April 4, 2014
For 91 days, Iceland was our home. We spent three unforgettable summer months exploring some of the world’s most unique nature; tramping across glaciers, entering volcanoes, bathing in hot springs, and hiking across valleys of unearthly beauty. Whether you’re planning your own journey, or are just interested in seeing what makes Iceland such a special place, our articles and photographs will surely be of use. Start at the beginning of our adventures, visit our comprehensive index to find something specific, or choose one of the articles selected at random, below:
Over the course of the 91 days we spent in Iceland, we saw more otherworldly nature than in the rest of our lives combined. This tiny country on the northern edge of the Atlantic Ocean is one of the most special places on Earth, filled not just with unforgettable outdoor adventures, but with wonderful little towns and some of the friendliest people we’ve ever encountered.
During our three months in Iceland, we saw a lot of waterfalls. Gullfoss, Dynjandi, Hraunfoss, Goðafoss, Seljalandsfoss, Svartifoss, Glymur and many more. But we couldn’t claim to have adequately covered the waterfalls of Iceland until visiting Dettifoss, the largest and most powerful in Europe.
Until being usurped by tourism, fishing had always been Iceland’s most important industry, and the country’s biggest factory was found in the tiny northern town of Sigluförður. Today the former plant houses a museum dedicated to the bygone days when herring was king.
The three of us laced up our boots and started off in high spirits, excited for a day-long hike through the Hengill volcano range. A few hours later, I was alone on the top of a mountain, terrified and shouting until my throat was raw. This was supposed to have been an easy day out. Where had it all gone wrong? And where the hell was Brandt?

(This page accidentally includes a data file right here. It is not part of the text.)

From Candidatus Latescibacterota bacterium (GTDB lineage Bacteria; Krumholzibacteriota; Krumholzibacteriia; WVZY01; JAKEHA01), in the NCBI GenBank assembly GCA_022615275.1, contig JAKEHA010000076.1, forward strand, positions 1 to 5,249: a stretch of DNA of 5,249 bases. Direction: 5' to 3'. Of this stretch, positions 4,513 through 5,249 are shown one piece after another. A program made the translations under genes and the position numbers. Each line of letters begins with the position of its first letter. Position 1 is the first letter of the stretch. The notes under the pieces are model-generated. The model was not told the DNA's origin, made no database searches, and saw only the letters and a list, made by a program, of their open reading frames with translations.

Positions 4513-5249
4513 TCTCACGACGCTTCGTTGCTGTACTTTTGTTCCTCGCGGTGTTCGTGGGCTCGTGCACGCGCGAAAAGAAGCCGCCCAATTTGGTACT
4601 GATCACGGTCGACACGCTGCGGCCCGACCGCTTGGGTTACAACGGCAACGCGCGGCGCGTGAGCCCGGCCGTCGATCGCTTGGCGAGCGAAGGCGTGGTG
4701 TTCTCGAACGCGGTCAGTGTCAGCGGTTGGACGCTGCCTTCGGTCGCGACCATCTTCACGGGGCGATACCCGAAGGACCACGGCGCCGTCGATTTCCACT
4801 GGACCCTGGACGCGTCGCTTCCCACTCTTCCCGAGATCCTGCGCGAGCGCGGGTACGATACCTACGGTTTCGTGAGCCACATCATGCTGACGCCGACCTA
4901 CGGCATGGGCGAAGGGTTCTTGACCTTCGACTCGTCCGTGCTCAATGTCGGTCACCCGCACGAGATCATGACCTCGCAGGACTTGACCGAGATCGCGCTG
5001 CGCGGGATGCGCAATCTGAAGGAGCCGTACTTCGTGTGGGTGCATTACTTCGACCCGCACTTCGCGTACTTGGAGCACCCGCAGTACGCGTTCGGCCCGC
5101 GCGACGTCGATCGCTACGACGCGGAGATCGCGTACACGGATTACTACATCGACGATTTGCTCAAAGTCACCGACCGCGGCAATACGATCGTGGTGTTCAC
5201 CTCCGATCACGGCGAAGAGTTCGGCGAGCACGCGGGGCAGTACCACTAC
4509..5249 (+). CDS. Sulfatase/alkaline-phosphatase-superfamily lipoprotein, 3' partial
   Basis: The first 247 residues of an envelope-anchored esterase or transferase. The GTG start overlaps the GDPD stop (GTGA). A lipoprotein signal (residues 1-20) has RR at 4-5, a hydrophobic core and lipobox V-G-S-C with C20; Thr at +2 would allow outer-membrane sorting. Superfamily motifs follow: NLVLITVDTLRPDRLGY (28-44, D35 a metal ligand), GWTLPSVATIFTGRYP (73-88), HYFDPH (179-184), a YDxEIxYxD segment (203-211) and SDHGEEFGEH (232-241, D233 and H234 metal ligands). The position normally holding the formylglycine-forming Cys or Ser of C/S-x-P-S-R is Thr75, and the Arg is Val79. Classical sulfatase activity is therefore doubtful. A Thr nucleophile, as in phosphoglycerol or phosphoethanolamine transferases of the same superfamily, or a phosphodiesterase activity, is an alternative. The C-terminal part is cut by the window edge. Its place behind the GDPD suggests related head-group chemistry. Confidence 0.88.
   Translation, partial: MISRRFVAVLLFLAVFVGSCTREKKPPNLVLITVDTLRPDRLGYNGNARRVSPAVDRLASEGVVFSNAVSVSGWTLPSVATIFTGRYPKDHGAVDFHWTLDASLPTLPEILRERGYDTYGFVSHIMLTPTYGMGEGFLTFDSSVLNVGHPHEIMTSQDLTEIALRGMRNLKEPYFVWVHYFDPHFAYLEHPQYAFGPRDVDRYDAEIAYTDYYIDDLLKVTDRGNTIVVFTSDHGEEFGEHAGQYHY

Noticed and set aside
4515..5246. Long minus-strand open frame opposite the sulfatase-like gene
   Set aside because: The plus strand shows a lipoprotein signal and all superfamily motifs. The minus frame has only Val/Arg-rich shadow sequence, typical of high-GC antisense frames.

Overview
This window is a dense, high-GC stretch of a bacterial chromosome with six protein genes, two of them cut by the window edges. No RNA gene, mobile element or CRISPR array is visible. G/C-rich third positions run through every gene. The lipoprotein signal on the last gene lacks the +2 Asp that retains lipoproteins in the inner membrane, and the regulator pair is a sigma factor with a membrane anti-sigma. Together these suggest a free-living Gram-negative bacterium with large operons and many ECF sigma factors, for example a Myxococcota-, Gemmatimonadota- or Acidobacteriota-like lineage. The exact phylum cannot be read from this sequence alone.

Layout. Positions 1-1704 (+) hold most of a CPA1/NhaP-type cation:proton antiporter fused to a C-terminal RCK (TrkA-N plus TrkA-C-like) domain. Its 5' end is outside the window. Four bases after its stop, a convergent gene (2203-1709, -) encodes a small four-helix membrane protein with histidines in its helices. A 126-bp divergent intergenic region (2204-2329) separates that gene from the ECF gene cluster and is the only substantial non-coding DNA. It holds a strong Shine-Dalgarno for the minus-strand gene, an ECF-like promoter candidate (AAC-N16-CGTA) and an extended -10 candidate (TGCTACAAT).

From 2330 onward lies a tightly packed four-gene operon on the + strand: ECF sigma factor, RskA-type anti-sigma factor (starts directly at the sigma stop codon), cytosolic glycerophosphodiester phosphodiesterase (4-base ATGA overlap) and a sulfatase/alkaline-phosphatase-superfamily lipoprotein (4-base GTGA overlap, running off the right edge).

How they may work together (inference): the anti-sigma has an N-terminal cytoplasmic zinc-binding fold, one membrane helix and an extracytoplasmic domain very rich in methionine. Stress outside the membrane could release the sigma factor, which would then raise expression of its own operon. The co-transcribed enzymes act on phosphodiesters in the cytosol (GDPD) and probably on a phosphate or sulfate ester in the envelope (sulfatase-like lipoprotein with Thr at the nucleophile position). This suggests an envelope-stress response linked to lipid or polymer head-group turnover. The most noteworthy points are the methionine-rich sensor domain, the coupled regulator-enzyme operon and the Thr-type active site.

A day spent exploring the beautiful Eyjafjörður Valley, south of Akureyri, can be surprisingly exhausting. And the locals seem to know it. Two farms on either side of the valley have expanded their normal operations to offer unique places to recuperate, and we took advantage of both.
The daylight hours were growing shorter, but we took our leave of Iceland before the true onset of winter, when the country would be plunged into a period of almost unbroken darkness. For us, Iceland was all about the light. A light which powered long summer days. Which illuminated vistas of mountains, fjords and waterfalls. Which fought through clouds to reflect off a glacier and momentarily blind us. This light, shining on a country that didn’t need anywhere near 91 days to work its way into our hearts.
Without exaggeration, I think waterfalls might outnumber people in the Westfjords. Fed by the massive ice blocks which dominate the highland interior, and coursing down the mountains toward the shore, there seems to be another waterfall around every corner. Some are trickles, some mighty cascades, but the most impressive we saw throughout our time in the peninsula was easily Dynjandi.